The Office of the Prime Minister’s Policy, Implementation and Evaluation Unit (PIMEU) has completed a Community Transmission Response Policy Paper that provides for overarching objectives for a way forward during this trying time.
This policy paper has a number of strategies which will spearhead the country’s general policy approach in dealing with the current COVID-19 community transmission.
It provides guidance to support implementation of high-level strategic objectives that will compliment overarching priorities and establish the basis on which National and Health Response Plans can be aligned to target cross-sectoral outcomes that will also be reflected in the 2022 Budget Strategy.
“The primary objective is to manage the community transmission of COVID19 while protecting those at risk and those who are vulnerable to community transmission whilst sustaining the economic livelihood of our citizens so Solomon Islands can emerge stronger post pandemic,” said Prime Minister Manasseh Sogavare on Friday.
This primary objective will be achieved by implementing combined strategies that are aligned with policy objectives and economic priorities.
Rather than focusing on just minimizing the spread of the virus in the communities given the speed at which transmission has already occurred within Honiara, objectives need to focus on risk mitigation, controlling transmission, preventing deaths and aligning COVID19 safe measures in general, similar to what has been done with Malaria, Dengue, Diabetes and other severe Health threats that our society has had to adapt to and overcome as part of daily life.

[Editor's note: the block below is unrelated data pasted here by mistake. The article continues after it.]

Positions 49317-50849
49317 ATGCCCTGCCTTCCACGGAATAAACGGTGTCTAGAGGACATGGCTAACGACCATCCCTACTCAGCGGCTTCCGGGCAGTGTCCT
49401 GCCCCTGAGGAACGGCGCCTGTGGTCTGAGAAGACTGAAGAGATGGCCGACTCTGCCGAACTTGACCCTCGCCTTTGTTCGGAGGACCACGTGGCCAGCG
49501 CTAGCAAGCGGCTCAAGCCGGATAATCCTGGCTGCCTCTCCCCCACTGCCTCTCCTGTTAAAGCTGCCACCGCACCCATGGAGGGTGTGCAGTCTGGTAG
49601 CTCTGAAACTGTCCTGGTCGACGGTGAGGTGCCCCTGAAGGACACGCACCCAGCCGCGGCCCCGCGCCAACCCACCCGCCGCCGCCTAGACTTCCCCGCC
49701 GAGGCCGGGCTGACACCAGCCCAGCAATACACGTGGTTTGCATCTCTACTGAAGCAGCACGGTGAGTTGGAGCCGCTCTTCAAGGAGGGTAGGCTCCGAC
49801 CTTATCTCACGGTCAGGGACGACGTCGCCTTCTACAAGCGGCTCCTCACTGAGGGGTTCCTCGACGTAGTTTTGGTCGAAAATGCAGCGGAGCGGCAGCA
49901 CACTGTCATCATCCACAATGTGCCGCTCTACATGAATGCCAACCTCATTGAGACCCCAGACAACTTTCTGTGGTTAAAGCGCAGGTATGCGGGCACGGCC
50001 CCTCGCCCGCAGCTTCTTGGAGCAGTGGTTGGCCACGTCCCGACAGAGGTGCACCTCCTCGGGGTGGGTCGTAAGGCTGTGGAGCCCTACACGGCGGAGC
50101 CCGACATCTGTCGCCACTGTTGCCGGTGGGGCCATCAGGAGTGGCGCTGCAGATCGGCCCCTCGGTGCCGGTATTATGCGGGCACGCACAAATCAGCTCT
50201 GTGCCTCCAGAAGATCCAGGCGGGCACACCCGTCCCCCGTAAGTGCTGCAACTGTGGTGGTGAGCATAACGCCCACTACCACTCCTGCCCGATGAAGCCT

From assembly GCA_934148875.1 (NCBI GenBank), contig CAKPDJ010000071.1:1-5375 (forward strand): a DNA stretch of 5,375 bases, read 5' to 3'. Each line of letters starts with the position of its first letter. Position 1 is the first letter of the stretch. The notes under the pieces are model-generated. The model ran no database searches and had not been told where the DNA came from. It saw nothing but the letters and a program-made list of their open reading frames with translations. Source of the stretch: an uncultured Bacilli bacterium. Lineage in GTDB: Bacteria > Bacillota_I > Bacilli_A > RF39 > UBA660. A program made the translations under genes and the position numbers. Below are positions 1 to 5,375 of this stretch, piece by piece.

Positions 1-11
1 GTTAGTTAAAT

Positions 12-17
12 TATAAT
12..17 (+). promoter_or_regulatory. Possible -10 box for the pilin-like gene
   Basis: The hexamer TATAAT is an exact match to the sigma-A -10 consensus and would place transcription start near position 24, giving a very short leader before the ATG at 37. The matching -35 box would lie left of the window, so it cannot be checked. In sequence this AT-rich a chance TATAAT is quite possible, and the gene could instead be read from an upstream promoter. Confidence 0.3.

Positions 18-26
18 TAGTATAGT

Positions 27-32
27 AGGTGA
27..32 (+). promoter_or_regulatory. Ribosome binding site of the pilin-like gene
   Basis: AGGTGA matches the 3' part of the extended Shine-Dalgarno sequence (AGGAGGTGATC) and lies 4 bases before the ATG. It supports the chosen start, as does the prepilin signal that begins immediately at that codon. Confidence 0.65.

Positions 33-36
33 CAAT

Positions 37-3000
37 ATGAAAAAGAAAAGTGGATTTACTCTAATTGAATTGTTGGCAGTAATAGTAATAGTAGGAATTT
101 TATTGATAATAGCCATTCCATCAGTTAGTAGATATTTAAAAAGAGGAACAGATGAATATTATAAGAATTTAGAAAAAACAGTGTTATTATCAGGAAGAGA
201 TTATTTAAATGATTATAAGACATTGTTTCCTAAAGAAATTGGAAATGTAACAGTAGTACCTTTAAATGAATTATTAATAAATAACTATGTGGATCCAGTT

A multi-branched approach has been developed with a number of strategies focusing on health, economy, people and operations is proposed to address the adverse outcomes of COVID19.
It emphasizes controlled movement of people, distribution of preventative measures (PPE), enhanced testing capacity, vaccination rollout, and immediate improvement of necessary health facilities, prioritizing care for the most vulnerable, support to businesses, reopening of international borders and above all, effective communication, coordination and preparedness for future waves of COVID19.
The Policy shift also take into account the substantial negatives effects of community transmission on our economy. It noted that lock downs, curfews and restriction on movement of people within Honiara and between our islands continues to have an impact on our economy.
The current COVID-19 outbreak, including recent and potential future lockdowns, poses continuing challenges to the government’s fiscal position and the general economy.
The Economic Reform Unit (ERU) estimates that the lockdown periods enforced in January cost the government between SBD$ 70 million to $80 million dollars in foregone revenues.
These measures while necessary are not sustainable, especially in a small economy like Solomon Islands. Supply chains have been disrupted and workforce affected. This has considerably slowed down the economy in a short period of time.
The government, however, is focused on mitigating and managing this crisis whilst at the same time resuscitating and growing our economy.